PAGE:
The Original Stained Glass

Photograph by Bill Blanchard


As we enter the Chapel, our eyes are drawn to the sanctuary and the painting of Our Lady of the Immaculate Conception surrounded by angels. Above it, on the arch, is a painting of God the Father, surrounded by angels. If we allow our eyes to wander above we see a small window. This window is called the "Eye of God." It reminds us that God is present in this Chapel and His benevolent eye is always watching over us. It also points us beyond the world to the new creation and draws us into the worship of God.

Photograph by Bill Blanchard


This small window is probably the only remaining intact window of the original stained glass of the Chapel. It is very simple in design. A white circle, representing the host is surrounded by ornamental vines, black on gray. This design, black on varying shades of gray, is called grisaille, from the French gris, or gray. Grisaille is a simple form of stained glass. When the Chapel was built, few American glassmakers could produce high quality colored stained glass. Imported stained glass was very expensive. Photographs of Chapel from the nineteenth century indicate that the original windows were of this style.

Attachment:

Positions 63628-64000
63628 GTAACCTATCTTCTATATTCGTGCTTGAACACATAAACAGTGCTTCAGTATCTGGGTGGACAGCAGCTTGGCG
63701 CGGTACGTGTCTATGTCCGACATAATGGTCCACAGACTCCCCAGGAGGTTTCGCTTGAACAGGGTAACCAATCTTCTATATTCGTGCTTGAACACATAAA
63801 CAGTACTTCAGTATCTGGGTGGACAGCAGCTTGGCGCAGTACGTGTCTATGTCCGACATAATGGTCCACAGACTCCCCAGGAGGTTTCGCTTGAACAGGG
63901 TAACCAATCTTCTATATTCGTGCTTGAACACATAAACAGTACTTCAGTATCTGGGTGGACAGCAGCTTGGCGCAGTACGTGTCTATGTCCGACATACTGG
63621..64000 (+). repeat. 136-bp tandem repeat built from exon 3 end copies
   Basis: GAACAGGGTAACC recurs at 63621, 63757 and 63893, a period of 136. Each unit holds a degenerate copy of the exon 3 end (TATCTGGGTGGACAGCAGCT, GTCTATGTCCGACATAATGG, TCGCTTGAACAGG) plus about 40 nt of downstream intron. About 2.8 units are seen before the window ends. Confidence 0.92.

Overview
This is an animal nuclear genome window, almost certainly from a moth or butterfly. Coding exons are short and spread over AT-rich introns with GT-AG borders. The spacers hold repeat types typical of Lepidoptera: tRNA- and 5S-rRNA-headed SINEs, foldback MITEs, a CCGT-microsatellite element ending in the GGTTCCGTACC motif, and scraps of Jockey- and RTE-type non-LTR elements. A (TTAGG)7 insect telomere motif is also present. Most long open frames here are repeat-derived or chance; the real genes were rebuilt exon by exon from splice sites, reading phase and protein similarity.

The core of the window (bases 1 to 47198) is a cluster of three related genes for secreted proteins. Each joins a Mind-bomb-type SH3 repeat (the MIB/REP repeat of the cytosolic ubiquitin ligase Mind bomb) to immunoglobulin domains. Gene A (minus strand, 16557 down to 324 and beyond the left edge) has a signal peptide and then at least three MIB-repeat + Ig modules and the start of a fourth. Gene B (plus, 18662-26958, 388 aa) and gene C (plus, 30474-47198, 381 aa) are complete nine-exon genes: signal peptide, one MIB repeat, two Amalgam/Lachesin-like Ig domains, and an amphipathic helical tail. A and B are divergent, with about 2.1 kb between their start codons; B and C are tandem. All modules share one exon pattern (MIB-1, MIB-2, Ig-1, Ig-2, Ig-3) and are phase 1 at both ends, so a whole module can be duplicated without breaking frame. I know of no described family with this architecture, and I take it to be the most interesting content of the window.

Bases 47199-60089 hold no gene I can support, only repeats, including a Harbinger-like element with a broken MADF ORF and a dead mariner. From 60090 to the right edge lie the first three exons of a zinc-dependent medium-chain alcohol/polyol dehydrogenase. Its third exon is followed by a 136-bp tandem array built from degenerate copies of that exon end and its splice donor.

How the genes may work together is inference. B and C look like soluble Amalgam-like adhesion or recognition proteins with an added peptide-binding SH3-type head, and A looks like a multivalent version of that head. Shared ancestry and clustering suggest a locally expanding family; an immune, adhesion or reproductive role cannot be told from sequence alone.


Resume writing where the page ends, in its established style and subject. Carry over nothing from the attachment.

A remnant of this glass may be seen in the garden entry to the Chapel.



This poorly repaired small trefoil window contains four original pieces of glass: the central circle (intact), the upper leaf (broken), and the lower left leaf (intact).


Who made these windows? We do not know for sure. An 1872 letter of Jeremiah O'Rourke, the architect of the Chapel, to Father Michael Corrigan, President of Seton Hall, recommends that the firm of Stack and Booth be engaged to repair damage to the stained glass. Perhaps Stack and Booth were the makers.